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J Nutr. 2011 Sep;141(9):1705-11. doi: 10.3945/jn.110.135707. Epub 2011 Jul 6.

Less traditional diets in Chinese mothers and children are similarly linked to socioeconomic and cohort factors but vary with increasing child age.

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  • 1Department of Nutrition and Carolina Population Center, University of North Carolina, Chapel Hill, NC, USA.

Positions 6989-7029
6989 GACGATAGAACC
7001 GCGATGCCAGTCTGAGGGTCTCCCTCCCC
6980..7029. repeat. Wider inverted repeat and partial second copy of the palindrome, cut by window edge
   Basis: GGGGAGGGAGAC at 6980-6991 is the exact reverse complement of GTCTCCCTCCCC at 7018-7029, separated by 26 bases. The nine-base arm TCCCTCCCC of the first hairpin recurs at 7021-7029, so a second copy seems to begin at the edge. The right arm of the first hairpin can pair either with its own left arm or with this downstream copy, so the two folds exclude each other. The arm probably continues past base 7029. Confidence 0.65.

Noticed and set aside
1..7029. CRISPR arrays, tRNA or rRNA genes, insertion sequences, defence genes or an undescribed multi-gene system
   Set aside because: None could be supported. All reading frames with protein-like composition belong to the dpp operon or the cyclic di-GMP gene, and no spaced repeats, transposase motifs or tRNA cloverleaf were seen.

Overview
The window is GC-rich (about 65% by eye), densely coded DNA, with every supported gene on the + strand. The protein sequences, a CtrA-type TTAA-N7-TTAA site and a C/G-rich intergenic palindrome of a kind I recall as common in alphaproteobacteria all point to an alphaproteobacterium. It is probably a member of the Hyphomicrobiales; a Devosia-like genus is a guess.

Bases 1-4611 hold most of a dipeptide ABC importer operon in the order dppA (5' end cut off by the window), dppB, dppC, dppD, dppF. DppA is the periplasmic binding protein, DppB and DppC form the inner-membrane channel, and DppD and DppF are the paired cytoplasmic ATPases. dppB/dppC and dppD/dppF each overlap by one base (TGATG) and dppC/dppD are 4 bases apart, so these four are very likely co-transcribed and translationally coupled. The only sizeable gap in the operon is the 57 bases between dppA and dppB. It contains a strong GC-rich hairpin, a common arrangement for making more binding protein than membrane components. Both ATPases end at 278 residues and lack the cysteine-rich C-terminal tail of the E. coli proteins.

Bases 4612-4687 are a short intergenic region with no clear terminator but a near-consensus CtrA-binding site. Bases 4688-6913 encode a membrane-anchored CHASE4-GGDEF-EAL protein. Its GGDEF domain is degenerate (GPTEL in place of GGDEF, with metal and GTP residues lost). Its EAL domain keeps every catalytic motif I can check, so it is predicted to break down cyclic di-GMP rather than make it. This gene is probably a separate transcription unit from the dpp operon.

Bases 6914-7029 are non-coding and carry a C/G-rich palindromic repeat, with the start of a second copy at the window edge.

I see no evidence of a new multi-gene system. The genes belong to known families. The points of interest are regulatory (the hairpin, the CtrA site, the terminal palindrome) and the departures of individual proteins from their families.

Global shifts toward an increasingly Western diet and rises in nutrition-related noncommunicable diseases necessitate systematic examination of dietary change in adults and children. This study longitudinally examined mother and child dietary intakes and their relationship with socioeconomic factors across 4 mutually exclusive cohorts followed over 6- to 7-y time periods (cohort A: 1991-1997, cohort B: 1993-2000, cohort C: 1997-2004, cohort D: 2000-2006). The cohorts included 966 mother-child pairs (children 3-5 y at baseline) from the China Health and Nutrition Survey. Dietary intake was assessed using 24-h recall and household food consumption data; dietary variables were the percentage of total energy from animal-source foods (ASF), fats/oils, and grains. Mother-child comparison of dietary variables used average annual change measures, Spearman partial correlations, random effects models, and seemingly unrelated regression models and estimation. Whereas children were earlier adopters and maintainers of a less traditional Chinese diet, mothers experienced greater shifts away from the traditional Chinese diet with increasing child age. Mother-child correlations for the dietary variables ranged from 0.46 to 0.89 (P < 0.001). Similar increased intake of ASF and decreased intake of grains were reported for mothers and children of urban (vs. rural) residence and with higher levels of maternal education (P < 0.001). A comparable cohort effect was shown, with mothers and children consuming a less traditional Chinese diet in the later (C and D) compared to earlier (A and B) cohorts (P < 0.05). Our findings provide insight into dietary changes in mothers and children within the context of a rapidly changing nutrition and socioeconomic environment.

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